Banks fear they could be liable for pollution caused by companies that borrow from them
Research shows UK banks are concerned they could be held liable for environmental damages caused by insolvent borrowers.
Although the UK’s 1995 Environment Act appears to exempt lenders from liability for environmental damages caused by insolvent borrowers, a survey of the UK banking sector shows that banks are not confident the exemption would hold up in court.
The research , The Financial Implications of Environmental Legislation, funded by the Economic and Social Research Council (ESRC) – also reveals that the costs of obtaining adequate information on risks could be inhibiting the creation of environmental insurance products.
US banks are held liable for environmental damages and research shows this has a significant negative impact on their willingness to lend to environmentally risky industries. Prior to the extension of environmental liability to US banks, firms had incentives to borrow from banks since this gave some protection from environmental damages liability to equity owners.
If liability is to be extended to UK banks, it needs to be designed carefully, according to the ESRC research.
The research warns that designing and harmonising environmental liability regimes without harmonising banking regimes could be damaging. UK banks do not yet agree whether they would respond to environmental liability legislation by raising or lowering interest rates. In a competitive banking sector, increasing liability on lenders may cause them to increase interest rates, reducing the incentives for firms to borrow. In this case, it may be desirable to set quite low levels of lender liability.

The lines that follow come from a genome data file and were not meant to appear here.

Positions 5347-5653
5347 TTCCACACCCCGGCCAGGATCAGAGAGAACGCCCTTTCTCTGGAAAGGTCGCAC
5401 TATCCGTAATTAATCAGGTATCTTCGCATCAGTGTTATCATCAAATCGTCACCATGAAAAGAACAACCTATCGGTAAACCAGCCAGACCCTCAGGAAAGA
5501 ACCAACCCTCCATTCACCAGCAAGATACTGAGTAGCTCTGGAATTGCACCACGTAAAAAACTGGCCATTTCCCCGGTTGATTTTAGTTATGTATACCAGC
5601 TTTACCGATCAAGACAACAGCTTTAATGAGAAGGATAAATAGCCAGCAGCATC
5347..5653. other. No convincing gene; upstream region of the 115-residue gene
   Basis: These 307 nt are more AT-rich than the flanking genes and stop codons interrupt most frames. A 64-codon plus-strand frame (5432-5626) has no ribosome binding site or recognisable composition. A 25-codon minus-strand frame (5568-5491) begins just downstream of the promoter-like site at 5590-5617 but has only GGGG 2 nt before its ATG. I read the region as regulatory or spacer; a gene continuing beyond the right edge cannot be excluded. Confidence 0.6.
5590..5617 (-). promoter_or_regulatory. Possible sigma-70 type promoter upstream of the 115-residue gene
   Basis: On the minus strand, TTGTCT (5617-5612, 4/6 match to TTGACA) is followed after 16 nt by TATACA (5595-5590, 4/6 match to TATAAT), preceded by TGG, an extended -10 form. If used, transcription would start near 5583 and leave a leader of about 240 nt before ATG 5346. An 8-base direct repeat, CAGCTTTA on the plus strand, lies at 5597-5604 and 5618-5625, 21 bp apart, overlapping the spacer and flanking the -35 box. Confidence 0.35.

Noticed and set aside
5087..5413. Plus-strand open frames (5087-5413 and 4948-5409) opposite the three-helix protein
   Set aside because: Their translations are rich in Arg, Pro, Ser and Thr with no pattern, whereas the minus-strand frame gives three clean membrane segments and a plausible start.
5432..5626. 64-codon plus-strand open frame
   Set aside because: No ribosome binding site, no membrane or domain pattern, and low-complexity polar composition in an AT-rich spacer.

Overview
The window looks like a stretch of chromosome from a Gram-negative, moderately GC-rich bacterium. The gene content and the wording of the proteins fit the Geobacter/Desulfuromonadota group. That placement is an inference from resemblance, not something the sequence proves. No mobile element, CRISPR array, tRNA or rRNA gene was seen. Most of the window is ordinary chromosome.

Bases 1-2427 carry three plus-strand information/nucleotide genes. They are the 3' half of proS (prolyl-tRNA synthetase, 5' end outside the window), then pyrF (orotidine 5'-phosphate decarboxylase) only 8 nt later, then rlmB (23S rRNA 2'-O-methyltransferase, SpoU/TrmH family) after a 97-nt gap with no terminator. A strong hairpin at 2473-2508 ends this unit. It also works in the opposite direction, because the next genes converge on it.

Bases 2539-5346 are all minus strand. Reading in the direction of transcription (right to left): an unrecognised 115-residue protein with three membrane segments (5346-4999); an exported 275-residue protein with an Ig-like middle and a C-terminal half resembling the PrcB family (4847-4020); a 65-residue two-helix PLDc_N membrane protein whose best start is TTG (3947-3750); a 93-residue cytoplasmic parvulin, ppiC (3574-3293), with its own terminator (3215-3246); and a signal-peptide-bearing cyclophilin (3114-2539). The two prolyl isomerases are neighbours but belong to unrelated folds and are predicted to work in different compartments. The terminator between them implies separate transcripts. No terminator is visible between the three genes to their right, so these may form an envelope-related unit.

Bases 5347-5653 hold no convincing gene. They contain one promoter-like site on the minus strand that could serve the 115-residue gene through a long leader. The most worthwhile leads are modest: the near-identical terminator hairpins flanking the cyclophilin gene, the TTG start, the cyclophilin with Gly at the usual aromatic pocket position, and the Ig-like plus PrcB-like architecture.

In a less competitive banking sector, ESRC believes an increase in lender liability may lead banks to reduce interest rates in order to induce borrowers to invest more in taking care of the environment. Then, quite high levels of liability on lenders may be desirable.
Examples of recent environmental regulations that hold polluters liable for the costs of their pollution include:
- the 1980 Comprehensive Environmental Response Compensation and Liability Act (CERCLA) in the US
- the Council of Europe’s 1993 Lugano Convention
- the UK’s 1995 Environment Act, all of which relate principally to hazardous waste sites.
By including liability for the environmental costs of their actions, such legislation hopes to provide polluters with incentives to reduce environmental damages to a more sustainable level. But if environmental damages are high and polluters are protected by limited financial liability, then they may escape much of the environmental liability. This will reduce their incentives to take appropriate care.
The thinking behind extending liability to lenders is to mitigate this ‘judgement proofness’ problem, giving banks incentives to ensure that firms take appropriate steps to reduce the risk of environmental damage as a condition of getting access to credit. But the central problem of extending liability remains that if lenders find it difficult to monitor the environmentally riskiness of certain projects, they may respond by simply refusing credit to certain classes of risks, with potentially damaging effects on investment financing.
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